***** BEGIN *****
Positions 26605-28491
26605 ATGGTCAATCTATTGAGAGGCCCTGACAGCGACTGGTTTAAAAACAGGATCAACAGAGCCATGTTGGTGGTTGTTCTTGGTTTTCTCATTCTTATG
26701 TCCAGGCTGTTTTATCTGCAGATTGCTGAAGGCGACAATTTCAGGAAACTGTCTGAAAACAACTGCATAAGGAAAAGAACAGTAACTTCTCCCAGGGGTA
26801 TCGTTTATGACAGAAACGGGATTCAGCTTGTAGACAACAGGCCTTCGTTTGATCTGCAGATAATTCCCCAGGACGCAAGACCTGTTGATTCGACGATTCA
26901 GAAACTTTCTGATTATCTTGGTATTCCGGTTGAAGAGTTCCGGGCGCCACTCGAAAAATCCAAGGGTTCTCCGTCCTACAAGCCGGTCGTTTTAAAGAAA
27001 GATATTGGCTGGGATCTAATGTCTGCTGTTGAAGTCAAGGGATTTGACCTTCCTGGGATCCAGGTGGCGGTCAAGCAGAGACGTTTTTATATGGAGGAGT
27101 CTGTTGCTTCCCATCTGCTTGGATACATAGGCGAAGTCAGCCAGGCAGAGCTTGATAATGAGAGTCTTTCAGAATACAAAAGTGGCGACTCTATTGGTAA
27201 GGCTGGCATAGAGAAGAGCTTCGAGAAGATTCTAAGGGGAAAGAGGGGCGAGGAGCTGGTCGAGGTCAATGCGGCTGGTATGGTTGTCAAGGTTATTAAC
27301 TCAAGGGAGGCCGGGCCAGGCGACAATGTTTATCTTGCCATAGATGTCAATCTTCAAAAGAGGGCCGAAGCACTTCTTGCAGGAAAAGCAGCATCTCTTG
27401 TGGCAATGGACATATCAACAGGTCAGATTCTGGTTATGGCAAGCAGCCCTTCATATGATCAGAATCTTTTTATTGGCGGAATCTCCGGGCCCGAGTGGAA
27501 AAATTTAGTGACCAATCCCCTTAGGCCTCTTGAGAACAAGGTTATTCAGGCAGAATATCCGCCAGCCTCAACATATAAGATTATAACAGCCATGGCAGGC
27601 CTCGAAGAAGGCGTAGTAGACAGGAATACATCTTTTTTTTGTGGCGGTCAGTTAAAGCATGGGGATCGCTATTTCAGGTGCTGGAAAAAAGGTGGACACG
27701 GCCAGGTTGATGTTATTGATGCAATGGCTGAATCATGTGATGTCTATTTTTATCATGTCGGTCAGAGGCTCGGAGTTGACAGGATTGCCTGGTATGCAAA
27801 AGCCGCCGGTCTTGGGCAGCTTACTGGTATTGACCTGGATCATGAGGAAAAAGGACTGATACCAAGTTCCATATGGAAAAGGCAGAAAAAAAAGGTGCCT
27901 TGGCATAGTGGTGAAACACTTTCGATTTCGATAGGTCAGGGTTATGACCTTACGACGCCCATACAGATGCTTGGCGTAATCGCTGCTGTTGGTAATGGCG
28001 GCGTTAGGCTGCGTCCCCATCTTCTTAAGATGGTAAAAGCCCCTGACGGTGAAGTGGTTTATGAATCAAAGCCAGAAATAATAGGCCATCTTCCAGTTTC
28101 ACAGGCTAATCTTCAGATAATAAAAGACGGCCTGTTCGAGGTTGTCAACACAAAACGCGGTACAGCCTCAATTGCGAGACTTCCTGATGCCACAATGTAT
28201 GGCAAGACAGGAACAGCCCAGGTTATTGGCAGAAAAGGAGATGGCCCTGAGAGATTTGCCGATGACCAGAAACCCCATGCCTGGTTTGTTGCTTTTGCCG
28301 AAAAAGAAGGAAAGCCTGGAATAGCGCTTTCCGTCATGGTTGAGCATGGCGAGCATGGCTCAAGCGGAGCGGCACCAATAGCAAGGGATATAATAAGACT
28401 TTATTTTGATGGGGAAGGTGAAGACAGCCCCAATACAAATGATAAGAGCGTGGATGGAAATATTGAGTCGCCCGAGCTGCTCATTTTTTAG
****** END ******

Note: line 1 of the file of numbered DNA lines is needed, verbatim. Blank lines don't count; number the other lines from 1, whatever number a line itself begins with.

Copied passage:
Positions 26605-28491